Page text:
Serge Vuille was our percussionist at the very first London Sinfonietta Academy in July 2009, and since then he’s graduated and regularly joins the ensemble for our landmark events and touring projects. This weekend, he performs master minimalist Steve Reich’s Music for 18 Musicians for the first time, and told us a bit about how rehearsals are going…
Wednesday 9th February
The good thing about Henry Wood Hall (a rehearsal space in Borough) is that they serve a brilliant cooked breakfast within the building. So on Wednesday morning, once all the instruments were in the right place, I went down to the ‘crypt’ in the basement and ordered a double egg on toast with tea to make sure I would have plenty of energy for the rehearsal. I have never played Music for 18 Musicians, but I know the piece and know that energy will be required.
I am the only one in the piano-percussion section who has never played this piece, and when the rehearsal starts I still don’t know exactly which part I am going to play. Although there is a music part on each stand in the room, this piece is rehearsed following more of an ‘oral tradition’. The players change from one instrument to the other (including pianists playing marimba, singers and percussionists playing piano), and share the music. So David Hockings (Principal percussion) and Micaela Haslam (director of Synergy Vocals) introduce the piece to me with much expertise and enthusiasm as we go along. I like this way of working, where experience is the main source of information, and printed music acts more like a reminder.
It takes a few moments for me to find the right feel to the music: relaxed but right on top of the beat. It feels safe anyway to be surrounded by great musicians who know exactly what they are doing. I am fortunately familiar with Steve Reich’s music, and after a little while it starts to feel comfortable. I can then concentrate on communicating with the other players, and enjoy the waves and turns of the music.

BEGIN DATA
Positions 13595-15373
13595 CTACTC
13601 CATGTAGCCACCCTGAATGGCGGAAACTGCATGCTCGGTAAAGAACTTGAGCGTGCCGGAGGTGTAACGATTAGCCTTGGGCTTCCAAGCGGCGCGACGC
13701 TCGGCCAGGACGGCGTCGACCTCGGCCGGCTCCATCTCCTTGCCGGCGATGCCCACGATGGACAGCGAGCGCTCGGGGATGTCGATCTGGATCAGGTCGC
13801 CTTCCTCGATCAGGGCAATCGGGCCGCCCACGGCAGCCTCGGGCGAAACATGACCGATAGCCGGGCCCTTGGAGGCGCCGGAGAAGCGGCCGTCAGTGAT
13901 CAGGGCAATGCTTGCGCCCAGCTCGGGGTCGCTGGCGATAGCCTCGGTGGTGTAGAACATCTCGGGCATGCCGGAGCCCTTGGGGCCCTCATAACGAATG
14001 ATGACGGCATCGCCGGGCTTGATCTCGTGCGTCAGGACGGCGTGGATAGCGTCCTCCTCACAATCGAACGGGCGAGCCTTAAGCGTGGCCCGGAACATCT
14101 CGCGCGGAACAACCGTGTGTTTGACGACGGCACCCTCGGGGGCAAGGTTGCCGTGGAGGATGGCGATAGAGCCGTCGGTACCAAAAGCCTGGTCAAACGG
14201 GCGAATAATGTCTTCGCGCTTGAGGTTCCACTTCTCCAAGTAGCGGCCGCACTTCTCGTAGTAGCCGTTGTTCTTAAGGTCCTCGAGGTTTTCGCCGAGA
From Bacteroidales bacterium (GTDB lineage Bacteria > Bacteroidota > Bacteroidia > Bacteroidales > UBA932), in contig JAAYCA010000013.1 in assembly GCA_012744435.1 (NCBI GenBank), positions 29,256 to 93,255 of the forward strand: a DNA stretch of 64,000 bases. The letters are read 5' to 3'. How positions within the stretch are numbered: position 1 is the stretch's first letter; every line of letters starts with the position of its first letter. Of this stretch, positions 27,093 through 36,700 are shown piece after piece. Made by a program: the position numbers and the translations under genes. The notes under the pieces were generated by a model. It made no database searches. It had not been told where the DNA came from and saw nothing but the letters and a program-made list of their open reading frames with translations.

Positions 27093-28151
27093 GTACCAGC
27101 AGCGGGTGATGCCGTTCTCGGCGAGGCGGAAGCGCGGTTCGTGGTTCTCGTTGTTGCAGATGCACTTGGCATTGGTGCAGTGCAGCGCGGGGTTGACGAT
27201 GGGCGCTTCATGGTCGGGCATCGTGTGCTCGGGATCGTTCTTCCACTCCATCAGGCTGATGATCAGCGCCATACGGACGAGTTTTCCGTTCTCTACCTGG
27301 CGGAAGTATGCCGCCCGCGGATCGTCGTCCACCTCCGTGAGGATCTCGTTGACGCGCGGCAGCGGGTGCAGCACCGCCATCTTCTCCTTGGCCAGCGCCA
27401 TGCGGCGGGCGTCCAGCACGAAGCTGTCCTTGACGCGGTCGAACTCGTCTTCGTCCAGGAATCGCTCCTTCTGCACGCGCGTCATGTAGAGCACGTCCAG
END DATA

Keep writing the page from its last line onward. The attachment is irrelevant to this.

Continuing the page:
Thursday 10th February
The singers join us today, but the violinist is ill (he’ll catch up in the afternoon)… This means we can’t run the whole piece as he cues both the beginning and the end, but we can deal with it as this music never really starts or stops, it mainly evolves. There is no conductor and no bars to count, but there are cues and signs from one player to another. During rehearsals, when we take up from a certain place, there isn’t a ‘1-2-3-go’, but one of the players starts (probably a melodic part on the marimba) and the others just come in in no particular order. The two ‘cue masters’, showing the big changes between parts are the vibraphone (Tim Palmer) and first clarinet (Tim Lines).
My part consists mainly in playing repeated chords on all the beats uninterruptedly during chunks of about 10 minutes and changing chord for each section. I love it. It is the backbone of the music (shared between several musician through the piece), and maybe the best position to listen and enjoy the rest (but not too much, because the slightest drop in concentration results in a very subtle but noticeable wobble in time). Just opposite to me is Olly Lowe, playing upbeats, right between my downbeats. We studied together at the Royal College of Music and it is great to play with him again ‘in the real world’. It is the weirdest impression to have this constant pulse of quavers going between the two of us while it is very hard for the ear to distinguish what I am or he is playing. It is sometimes better not to listen too carefully.
I was in the audience for the London Sinfonietta’s last performance of Music for 18 Musicians at Southbank Centre’s Royal Festival Hall last year and loved it. One of the great things about a concert performance of this piece is that the listener can focus on many different layers and aspects of the music: the constant pulse, the melodies, the changes in texture, the waves, the visual aspects, the sounds coming from the ground, those flying just under the ceiling, the attack of the sticks on the marimba, or oppositely only the resonance. Steve Reich’s music can sound very simple, but it is extremely rich, and offers a very complete concert experience. I can’t wait to perform Music for 18 Musicians for the first time in Glasgow, and even more so with the London Sinfonietta.
Serge is one of the London Sinfonietta’s percussionists for the tour of Adès’s In Seven Days alongside Reich’s iconic Music for 18 Musicians.